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Fish Landings: New Controls

Lord Monkswell asked Her Majesty's Government:

Lord Donoughue: From 5 January 1999 it will be a condition of UK fishing vessel licences that at least four hours notice must be given of all landings of whitefish and shellfish by vessels of 20m overall length and above. Landings (discharge of catches) must then be completed within four hours unless otherwise authorised. These requirements will not, however, apply where landings are made into designated ports during specified hours provided the master or his representative submits a copy of a completed logsheet prior to the discharge of catch taking place. The designated ports will be those set out in the consultation paper issued last March, although for a number of ports the specified hours of landing have been changed in response to representations received. Prior notification is already required for the landing of the main pelagic species and this will continue to operate.

These arrangements will be kept under review and, if circumstances alter, changes in the arrangements will be considered.

The new arrangements will be consistent with tougher Community controls on landings currently being

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finalised and expected to operate from 1 January 1999. These will enable member states to apply national designated port controls to vessels from other member states and third countries landing into their territory. A more rigorous control requirement for four hours notice of arrival in port is also expected to apply to vessels landing abroad unless specific designated port arrangements operate.

The fisheries departments will be writing to vessels owners and other interests later this month advising them about the detailed arrangements including those for providing prior notification of landing.

Sea Fish Industry Authority: Charges

Lord Monkswell asked Her Majesty's Government:

    What were the charges levied by the Sea Fish Industry Authority between 1981 and 1985 when processing applications for grant aid.[HL3828]

Lord Donoughue: The Government intend, when the legislative programme allows, to introduce legislation to provide retrospective statutory authority for technical charges levied by the Sea Fish Industry Authority (SFIA) when processing applications for grant aid under the Fisheries Act 1981. This will regularise the position following advice which has cast doubt on the SFIA's view that its powers to charge contained in the Act covered the technical charges which were levied up until 1995.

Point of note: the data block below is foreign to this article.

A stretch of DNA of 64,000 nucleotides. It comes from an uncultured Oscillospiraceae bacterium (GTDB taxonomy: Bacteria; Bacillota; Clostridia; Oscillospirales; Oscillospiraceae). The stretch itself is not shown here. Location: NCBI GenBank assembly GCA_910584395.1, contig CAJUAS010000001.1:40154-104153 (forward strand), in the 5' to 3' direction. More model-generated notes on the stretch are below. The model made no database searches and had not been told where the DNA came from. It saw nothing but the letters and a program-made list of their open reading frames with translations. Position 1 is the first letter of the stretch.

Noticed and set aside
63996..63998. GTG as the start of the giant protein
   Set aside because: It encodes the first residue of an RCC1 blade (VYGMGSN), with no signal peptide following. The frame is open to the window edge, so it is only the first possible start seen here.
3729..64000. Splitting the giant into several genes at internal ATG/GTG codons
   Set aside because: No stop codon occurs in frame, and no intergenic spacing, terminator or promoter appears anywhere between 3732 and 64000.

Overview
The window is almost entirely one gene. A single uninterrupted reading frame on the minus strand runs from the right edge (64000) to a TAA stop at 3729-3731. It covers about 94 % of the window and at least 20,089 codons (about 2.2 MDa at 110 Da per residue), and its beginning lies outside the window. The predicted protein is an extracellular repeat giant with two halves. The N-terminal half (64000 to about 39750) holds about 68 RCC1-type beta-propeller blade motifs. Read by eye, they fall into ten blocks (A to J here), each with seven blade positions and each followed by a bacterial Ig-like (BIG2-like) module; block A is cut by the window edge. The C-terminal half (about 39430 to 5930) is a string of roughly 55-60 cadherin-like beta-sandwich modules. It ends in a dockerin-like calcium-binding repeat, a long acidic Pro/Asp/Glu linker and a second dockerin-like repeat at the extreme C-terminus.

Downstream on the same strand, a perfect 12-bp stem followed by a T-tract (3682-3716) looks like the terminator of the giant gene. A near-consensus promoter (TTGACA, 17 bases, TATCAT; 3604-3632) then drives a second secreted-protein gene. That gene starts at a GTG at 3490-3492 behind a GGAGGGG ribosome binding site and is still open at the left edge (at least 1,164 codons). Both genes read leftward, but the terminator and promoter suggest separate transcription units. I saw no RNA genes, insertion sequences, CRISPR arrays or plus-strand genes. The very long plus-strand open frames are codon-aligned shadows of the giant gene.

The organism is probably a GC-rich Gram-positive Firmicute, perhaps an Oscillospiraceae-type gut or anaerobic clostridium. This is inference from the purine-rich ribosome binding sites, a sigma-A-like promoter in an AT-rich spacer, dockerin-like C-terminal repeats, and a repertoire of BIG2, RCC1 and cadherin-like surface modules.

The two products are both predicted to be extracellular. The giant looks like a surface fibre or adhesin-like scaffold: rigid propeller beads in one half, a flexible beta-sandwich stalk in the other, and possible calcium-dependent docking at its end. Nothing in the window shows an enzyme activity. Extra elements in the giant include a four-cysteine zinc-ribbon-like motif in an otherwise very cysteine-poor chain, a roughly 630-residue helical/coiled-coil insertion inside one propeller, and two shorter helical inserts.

My honourable friend the Parliamentary Secretary believes that the charges levied were reasonable ones and that the costs of making repayments would be disproportionate to any benefit such repayment would confer on those to whom it was made. The Ministry does not therefore propose to meet any claims that are brought before the proposed legislation is in place.

Badgers: "Road Traffic Accidents"

Baroness Anelay of St. Johns asked Her Majesty's Government:

    When routine testing of badgers killed in road traffic accidents will resume; and which areas will be covered.[HL3665]

Lord Donoughue: The Road Traffic Accident (RTA) Survey of badgers was discontinued in August 1990. Since then RTA badger carcasses have been collected and tested only on an ad-hoc basis as part of the epidemiological investigation of TB incidents.

The Krebs report recommended a limited re-introduction of the RTA survey targeting areas with high or increasing herd breakdown rates and nearby areas with low breakdown rates. The Bourne Group endorsed this recommendation and identified the areas to be surveyed as Cornwall, Devon, Gloucester, Herefordshire, Worcestershire, Shropshire and Dorset. The Government expect this survey to start in the early part of 1999.

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Organic Wastes on Agricultural Land

The Countess of Mar asked Her Majesty's Government:

    Whether any measures are taken to detect E.coli 0157 and other organisms harmful to animals in abattoir waste products and sewage before they are spread on agricultural land.[HL3773]

Lord Donoughue: Testing for human pathogens in organic wastes is not routinely carried out. Some limited information on their prevalence in organic wastes is available in the scientific literature. Further information on the occurrence and survival of these organisms in the wastes mentioned will be collected as part of a government programme of research and risk assessment on the use of all organic wastes on land. Following a recent review of controls on the agricultural use of sewage sludge the Government have announced, as a precautionary measure, more stringent requirements for treatment and use, including phasing out the use of untreated sewage sludge by the end of 2001.

Dangerous Wild Animals Act: Northern Ireland